Jonathan P Watts
Anglo-American art and its history survived flatness. This particular flatness is by now canonical, rendered flat, even. In 1986 Arthur C. Danto called time on the critic Clement Greenberg’s causal, developmental narrative of art history based on painting’s inevitable purification, its reduction to the “unique and irreducible features of its medium”.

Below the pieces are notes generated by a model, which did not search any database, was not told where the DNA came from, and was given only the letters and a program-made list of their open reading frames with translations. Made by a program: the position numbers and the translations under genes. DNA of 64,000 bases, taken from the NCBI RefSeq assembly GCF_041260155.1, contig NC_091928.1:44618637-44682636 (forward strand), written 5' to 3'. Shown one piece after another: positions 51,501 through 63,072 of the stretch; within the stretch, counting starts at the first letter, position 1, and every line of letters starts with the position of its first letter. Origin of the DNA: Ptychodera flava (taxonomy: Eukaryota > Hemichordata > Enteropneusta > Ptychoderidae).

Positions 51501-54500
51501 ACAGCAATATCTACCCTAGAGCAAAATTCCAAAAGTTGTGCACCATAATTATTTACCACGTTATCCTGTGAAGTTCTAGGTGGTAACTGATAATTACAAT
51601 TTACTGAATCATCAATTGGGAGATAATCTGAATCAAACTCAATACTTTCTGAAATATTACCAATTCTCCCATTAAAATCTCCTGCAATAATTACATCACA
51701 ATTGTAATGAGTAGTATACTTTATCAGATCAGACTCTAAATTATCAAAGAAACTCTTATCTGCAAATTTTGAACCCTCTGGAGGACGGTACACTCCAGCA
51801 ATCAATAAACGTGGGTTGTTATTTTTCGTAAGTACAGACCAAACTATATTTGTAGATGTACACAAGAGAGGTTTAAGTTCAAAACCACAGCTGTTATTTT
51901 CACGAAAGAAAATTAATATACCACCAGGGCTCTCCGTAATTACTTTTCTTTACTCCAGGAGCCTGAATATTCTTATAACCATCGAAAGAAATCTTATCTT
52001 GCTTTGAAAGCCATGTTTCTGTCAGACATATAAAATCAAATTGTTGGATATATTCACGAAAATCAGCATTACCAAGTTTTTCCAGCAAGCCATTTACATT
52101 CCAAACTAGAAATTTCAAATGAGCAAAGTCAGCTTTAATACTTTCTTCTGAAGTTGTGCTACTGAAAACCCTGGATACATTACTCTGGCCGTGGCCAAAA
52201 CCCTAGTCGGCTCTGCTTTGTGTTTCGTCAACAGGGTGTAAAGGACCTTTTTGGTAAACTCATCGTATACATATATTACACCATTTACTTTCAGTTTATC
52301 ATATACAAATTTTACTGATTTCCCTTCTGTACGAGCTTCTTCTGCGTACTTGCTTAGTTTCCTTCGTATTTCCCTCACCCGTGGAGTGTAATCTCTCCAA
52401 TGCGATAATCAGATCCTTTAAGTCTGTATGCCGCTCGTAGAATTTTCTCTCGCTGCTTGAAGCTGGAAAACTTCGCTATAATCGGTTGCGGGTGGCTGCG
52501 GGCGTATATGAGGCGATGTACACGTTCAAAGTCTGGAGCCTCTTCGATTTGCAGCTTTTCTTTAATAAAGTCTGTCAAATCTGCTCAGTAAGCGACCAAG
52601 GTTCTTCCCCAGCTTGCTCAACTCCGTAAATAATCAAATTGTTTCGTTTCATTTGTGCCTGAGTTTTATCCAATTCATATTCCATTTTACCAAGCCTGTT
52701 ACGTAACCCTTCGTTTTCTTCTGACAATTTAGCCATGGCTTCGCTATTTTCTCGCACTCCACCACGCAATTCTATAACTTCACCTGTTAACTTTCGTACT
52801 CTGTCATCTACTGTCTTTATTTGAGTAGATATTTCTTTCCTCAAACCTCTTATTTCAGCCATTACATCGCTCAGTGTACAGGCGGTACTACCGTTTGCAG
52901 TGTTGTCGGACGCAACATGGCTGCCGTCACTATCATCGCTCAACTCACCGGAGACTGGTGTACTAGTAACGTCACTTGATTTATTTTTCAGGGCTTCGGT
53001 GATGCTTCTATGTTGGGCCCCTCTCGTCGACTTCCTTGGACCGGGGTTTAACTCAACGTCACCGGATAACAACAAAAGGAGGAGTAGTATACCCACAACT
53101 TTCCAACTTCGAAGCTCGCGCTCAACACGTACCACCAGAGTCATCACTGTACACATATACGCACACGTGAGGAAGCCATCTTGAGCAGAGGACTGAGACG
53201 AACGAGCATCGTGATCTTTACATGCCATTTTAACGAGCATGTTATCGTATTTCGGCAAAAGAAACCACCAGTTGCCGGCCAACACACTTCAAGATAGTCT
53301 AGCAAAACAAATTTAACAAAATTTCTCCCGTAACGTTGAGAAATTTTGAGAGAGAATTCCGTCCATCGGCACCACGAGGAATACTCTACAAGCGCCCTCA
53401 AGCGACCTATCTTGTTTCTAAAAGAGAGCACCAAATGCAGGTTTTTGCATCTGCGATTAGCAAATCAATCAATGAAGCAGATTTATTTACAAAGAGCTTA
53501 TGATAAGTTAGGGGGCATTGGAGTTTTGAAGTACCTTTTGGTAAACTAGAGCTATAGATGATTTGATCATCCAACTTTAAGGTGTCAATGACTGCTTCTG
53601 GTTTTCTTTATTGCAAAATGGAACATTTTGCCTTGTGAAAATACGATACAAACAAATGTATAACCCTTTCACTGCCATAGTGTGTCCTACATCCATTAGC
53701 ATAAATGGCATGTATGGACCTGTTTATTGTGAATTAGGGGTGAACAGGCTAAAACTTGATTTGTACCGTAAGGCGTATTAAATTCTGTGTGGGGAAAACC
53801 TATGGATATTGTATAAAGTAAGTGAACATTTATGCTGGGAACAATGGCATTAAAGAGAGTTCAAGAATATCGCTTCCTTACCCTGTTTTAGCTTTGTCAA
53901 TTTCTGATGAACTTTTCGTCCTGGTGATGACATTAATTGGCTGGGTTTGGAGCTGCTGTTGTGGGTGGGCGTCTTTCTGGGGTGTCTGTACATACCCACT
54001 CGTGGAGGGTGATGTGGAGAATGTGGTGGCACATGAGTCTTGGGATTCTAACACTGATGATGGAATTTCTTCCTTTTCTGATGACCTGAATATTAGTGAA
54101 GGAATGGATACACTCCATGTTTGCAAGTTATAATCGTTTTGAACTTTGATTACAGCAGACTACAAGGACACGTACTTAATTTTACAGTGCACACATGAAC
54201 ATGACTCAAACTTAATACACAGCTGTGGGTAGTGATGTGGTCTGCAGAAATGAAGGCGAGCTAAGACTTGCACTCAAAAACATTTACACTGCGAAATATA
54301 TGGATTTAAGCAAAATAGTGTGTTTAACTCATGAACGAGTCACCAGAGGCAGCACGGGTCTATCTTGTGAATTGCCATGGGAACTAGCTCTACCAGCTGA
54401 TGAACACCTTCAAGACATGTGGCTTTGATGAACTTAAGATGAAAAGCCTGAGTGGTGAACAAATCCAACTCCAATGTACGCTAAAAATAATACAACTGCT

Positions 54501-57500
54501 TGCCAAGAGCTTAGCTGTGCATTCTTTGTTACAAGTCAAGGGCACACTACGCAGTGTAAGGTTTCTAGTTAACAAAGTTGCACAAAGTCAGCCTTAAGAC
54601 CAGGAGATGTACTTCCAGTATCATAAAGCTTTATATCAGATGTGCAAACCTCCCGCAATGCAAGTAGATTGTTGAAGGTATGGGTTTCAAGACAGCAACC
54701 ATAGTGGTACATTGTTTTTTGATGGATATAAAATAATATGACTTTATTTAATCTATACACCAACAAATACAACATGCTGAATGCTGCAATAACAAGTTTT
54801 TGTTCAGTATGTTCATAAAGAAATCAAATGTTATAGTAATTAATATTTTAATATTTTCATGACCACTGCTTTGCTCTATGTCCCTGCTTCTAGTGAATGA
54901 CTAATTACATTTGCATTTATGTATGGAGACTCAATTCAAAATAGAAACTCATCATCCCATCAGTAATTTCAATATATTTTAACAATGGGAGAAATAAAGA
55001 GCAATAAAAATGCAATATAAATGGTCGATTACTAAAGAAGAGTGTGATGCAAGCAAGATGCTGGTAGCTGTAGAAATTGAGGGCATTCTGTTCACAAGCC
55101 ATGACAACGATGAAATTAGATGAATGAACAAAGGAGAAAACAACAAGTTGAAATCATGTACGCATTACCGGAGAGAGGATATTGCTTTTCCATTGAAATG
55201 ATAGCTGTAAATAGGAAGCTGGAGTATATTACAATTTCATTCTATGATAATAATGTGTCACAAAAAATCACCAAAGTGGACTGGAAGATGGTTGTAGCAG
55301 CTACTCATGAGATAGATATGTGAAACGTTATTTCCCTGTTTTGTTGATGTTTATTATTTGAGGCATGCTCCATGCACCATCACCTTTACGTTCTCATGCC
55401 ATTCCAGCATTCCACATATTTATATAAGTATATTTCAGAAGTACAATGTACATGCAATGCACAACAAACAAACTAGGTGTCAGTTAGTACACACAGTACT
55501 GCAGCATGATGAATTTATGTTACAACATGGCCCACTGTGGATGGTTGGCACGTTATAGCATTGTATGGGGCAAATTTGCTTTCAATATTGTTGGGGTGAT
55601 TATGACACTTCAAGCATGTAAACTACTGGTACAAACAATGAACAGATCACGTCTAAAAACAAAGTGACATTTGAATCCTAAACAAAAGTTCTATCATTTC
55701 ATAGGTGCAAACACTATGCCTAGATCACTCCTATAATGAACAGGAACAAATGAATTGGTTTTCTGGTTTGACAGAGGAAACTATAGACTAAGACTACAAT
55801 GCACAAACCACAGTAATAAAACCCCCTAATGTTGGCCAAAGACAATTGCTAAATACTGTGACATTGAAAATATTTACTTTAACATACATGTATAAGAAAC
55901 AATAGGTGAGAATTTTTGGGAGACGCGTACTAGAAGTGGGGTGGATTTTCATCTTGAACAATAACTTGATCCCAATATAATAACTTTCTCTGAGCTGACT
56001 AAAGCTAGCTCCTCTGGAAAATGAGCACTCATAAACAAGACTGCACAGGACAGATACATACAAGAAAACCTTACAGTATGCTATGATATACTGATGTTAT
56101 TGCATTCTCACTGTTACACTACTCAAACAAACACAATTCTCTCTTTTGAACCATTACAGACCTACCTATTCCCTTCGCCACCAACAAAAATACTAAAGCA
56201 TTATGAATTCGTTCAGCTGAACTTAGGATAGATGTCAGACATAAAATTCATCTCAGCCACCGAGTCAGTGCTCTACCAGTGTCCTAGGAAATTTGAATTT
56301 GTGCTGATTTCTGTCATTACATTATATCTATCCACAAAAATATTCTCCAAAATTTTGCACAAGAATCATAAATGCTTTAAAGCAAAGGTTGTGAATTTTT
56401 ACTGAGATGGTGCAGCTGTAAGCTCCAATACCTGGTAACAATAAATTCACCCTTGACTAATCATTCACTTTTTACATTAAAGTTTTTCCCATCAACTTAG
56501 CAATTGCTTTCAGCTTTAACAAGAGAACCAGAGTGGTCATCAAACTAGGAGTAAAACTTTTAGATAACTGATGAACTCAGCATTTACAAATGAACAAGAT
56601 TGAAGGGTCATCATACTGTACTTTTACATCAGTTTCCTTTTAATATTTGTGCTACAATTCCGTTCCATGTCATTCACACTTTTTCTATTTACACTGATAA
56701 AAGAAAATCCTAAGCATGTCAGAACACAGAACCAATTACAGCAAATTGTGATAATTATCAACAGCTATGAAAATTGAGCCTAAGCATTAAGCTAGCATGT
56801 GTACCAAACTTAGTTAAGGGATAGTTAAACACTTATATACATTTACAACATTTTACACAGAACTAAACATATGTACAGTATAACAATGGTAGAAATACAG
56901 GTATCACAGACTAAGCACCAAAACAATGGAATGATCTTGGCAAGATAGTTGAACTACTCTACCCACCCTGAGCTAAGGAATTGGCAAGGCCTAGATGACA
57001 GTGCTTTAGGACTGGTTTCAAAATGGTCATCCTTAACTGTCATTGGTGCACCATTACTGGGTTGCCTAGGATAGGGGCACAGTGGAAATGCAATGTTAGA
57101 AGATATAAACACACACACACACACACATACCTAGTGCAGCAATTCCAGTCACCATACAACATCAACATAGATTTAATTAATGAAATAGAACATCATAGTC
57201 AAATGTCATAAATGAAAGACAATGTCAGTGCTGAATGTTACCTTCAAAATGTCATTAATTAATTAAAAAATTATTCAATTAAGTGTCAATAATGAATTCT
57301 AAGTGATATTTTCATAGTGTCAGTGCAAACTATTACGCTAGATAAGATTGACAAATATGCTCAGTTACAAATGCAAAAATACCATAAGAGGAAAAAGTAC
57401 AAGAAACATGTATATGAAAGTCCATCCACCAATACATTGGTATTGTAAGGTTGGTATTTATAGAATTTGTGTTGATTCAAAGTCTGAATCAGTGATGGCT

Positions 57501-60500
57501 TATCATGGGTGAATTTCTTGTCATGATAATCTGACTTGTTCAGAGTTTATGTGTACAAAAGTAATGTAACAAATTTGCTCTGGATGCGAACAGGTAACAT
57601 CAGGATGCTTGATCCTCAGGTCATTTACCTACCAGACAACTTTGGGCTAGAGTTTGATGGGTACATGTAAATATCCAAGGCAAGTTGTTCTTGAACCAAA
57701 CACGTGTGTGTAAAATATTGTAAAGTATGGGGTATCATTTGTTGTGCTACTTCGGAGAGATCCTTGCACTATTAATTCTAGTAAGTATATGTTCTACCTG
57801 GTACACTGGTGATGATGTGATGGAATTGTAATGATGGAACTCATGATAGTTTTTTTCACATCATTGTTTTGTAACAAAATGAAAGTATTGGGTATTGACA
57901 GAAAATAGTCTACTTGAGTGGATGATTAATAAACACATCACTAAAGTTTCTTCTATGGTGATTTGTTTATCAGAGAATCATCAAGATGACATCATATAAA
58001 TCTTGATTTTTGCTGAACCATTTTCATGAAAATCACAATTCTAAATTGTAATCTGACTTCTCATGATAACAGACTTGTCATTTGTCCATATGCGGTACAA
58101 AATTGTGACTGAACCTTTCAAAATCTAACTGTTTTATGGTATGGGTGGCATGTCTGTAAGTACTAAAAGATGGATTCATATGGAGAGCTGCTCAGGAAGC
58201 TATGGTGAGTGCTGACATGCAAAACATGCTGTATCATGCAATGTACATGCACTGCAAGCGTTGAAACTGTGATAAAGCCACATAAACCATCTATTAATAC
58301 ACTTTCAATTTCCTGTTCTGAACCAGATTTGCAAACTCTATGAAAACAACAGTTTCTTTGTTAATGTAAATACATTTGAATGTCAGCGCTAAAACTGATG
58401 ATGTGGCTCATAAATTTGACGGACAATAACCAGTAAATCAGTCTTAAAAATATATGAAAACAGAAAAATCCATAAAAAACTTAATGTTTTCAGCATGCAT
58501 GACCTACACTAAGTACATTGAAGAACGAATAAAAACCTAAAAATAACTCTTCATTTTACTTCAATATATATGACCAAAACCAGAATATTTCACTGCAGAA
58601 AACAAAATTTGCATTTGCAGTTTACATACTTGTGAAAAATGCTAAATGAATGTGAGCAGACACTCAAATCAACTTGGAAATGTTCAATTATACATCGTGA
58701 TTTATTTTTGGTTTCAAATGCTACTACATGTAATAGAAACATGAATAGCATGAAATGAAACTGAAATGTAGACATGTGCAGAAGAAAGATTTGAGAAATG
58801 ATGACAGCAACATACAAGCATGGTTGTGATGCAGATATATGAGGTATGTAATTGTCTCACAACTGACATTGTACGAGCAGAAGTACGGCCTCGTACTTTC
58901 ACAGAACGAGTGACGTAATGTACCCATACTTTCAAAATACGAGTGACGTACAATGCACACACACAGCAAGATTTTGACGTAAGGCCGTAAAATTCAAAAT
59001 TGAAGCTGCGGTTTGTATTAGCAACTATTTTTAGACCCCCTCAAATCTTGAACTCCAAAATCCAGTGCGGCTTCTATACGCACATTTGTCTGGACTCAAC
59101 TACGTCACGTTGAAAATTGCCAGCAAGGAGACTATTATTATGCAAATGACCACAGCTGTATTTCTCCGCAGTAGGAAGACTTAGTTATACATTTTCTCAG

Greenberg argued a path of historical development for art that evolved out of the past without gap or break so that “wherever it ends up it will never stop being intelligible in terms of the continuity of art.” Underlying this continuity was an ongoing process of self-purification; engaged in a dialogue with their own past, the artist is a formal critic: reflexive, self-critical or self-referential, striving to make the conventions of the medium opaque. Each of the arts were to be “hunted back… isolated, concentrated and defined”. The picture plane, that surface upon which for centuries painters hollowed out an illusion of three-dimensional space, was the modern painter’s site of concern. For Greenberg (and Michel Foucault in Manet and the Object of Painting) the history of painting from Manet through Cubism and into Abstract Expressionism followed a path towards abstraction, gradually revealing the material support of the canvas and foregrounding its quality as an object (at the apotheosis of this Pollock’s canvases pitched from verticality to horizontality). In perspective theory the picture plane corresponds to the material surface of the picture. We look into it as a “proscenium into a stage”, yet it’s a physically opaque surface, assimilated by convention into an imaginary transparent plane of glass, that slices the visual pyramid perpendicular to the gaze of the painter or viewer. The modern painter’s renunciation of depth rendered the stage shallower and shallower in a progressive foregrounding of the flatness of the painting’s support. No longer did the viewer look into the surface, but at it. The flat painting is literalist, a more physical and less imaginative kind of experience; it occupies the same order of physical space as our bodies.